Multitasking strategists take a backseat. Hurry, bustle, and do more is no longer an exciting mantra. The myth of multitasking is dispelled as multitasking experts—doing everything at once—no longer represent dexterity and super-success. We had evolved into “multitasking ninjas, living in a society that praised and idolized people who accomplish too much at once.” Prior to the pandemic, the maxim was that multitasking made you more successful.
The pandemic paused the multitasking glory. The world slowed down. Multitasking became a bottleneck to attention. We learned how to focus on one task at a time to reduce our stress. While monotasking involves focusing on a single task at a time, multitasking involves attempting multiple tasks at once. Says Shikha Mittal, founder, Be. “We need to make 2022 the year of focus and phase out multitasking in favor of monotasking,” the artist said. The only way to regain our laser-like focus is through this. Trekking taught me the value of unwavering focus and attention; there is only one rule: keep moving up the mountain no matter the conditions, whether it’s raining or snowing, dark or sunny, keep your feet tapping. “.
On our laptops and smartphones, don’t we constantly try to multitask? Gloria Mark at the University of California found that it takes an average of 23 minutes and 15 seconds to return to an original task after an interruption, raising the question of whether we have forgotten the art of doing one thing at a time. Dscout, a research organization, estimates that we touch our phones about 2,617 times per day.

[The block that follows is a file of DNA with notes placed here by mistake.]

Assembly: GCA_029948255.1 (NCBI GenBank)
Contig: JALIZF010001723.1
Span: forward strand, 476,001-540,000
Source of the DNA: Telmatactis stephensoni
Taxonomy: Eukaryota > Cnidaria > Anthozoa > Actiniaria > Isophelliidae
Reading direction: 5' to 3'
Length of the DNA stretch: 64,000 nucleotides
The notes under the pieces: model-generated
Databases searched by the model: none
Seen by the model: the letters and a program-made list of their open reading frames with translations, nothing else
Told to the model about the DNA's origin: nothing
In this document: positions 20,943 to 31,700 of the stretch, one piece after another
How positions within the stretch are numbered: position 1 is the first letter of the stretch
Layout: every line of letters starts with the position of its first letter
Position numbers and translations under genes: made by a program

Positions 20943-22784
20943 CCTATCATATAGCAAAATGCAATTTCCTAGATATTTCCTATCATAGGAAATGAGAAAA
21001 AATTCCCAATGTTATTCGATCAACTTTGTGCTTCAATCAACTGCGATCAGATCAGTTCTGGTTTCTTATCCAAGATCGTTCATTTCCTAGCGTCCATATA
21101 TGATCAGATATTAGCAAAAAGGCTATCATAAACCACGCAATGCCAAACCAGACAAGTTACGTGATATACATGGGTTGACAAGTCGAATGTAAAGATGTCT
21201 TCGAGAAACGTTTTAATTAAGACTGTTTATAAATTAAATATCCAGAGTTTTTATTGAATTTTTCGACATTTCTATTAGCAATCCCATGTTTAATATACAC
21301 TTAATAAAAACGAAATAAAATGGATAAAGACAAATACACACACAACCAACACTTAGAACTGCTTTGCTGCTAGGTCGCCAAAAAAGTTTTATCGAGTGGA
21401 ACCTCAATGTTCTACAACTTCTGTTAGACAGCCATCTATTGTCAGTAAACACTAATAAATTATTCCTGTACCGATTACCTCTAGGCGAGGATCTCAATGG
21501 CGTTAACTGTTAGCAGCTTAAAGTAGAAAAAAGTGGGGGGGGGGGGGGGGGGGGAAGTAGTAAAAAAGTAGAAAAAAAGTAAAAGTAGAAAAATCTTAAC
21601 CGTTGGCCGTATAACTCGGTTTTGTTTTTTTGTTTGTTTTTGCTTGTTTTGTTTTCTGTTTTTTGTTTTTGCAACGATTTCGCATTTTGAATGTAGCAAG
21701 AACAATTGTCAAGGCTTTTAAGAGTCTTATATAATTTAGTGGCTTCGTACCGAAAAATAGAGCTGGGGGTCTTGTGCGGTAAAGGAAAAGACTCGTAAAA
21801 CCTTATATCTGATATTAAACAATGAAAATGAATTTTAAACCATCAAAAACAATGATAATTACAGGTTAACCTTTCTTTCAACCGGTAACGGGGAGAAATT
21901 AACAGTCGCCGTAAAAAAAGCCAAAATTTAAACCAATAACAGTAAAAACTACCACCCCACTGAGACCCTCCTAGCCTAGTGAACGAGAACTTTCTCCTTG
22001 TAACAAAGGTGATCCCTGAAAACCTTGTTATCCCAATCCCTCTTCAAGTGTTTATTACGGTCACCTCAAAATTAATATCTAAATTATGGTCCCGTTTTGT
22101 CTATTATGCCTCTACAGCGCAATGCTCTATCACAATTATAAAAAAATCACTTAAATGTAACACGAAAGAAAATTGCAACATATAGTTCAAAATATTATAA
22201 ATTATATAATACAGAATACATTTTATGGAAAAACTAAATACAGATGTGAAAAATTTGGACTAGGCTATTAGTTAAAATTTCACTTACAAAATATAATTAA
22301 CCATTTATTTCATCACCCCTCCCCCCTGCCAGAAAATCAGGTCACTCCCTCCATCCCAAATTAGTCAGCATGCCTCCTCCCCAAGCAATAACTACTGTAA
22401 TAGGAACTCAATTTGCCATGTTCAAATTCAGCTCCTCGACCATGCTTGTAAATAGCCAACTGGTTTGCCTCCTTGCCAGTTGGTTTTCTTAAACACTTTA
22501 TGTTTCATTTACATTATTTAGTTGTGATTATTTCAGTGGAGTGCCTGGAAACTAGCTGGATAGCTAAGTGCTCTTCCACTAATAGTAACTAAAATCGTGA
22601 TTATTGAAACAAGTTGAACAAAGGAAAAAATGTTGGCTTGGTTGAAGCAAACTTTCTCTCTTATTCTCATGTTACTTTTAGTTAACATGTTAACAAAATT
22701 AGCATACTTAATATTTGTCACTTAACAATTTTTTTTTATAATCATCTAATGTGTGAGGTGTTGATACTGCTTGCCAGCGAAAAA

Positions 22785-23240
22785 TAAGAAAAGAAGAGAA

While I’m writing, I’m simultaneously checking my Gmail, sending texts or responding on WhatsApp, and catching up on Instagram. Our daily lives are so heavily infused with this constant state of distraction that we hardly ever even notice ourselves giving in to it. Is it affecting our productivity, energy, and mood when we find ourselves mindlessly scrolling away on our phones, with no memory of what we see?
Wellbeing in 2022 is teaching yourself and re-learning monotasking. Being mindful, resisting temptations to indulge in too many tasks or give in to technology urges are all aspects of monotasking. Too much technology destroys focus. Monotasking can be daunting and difficult. Business coach Malti Bhojwani claims that those days are long gone. Previously, we could focus on a task by locking ourselves in a room and turning our phones to “mute,” but these days are different. Monotasking requires discipline, time-boxing and setting firm boundaries. When you try to multitask, you quickly switch from one focus to another without giving your brain a chance to settle into single-pointed focus or access creativity. “.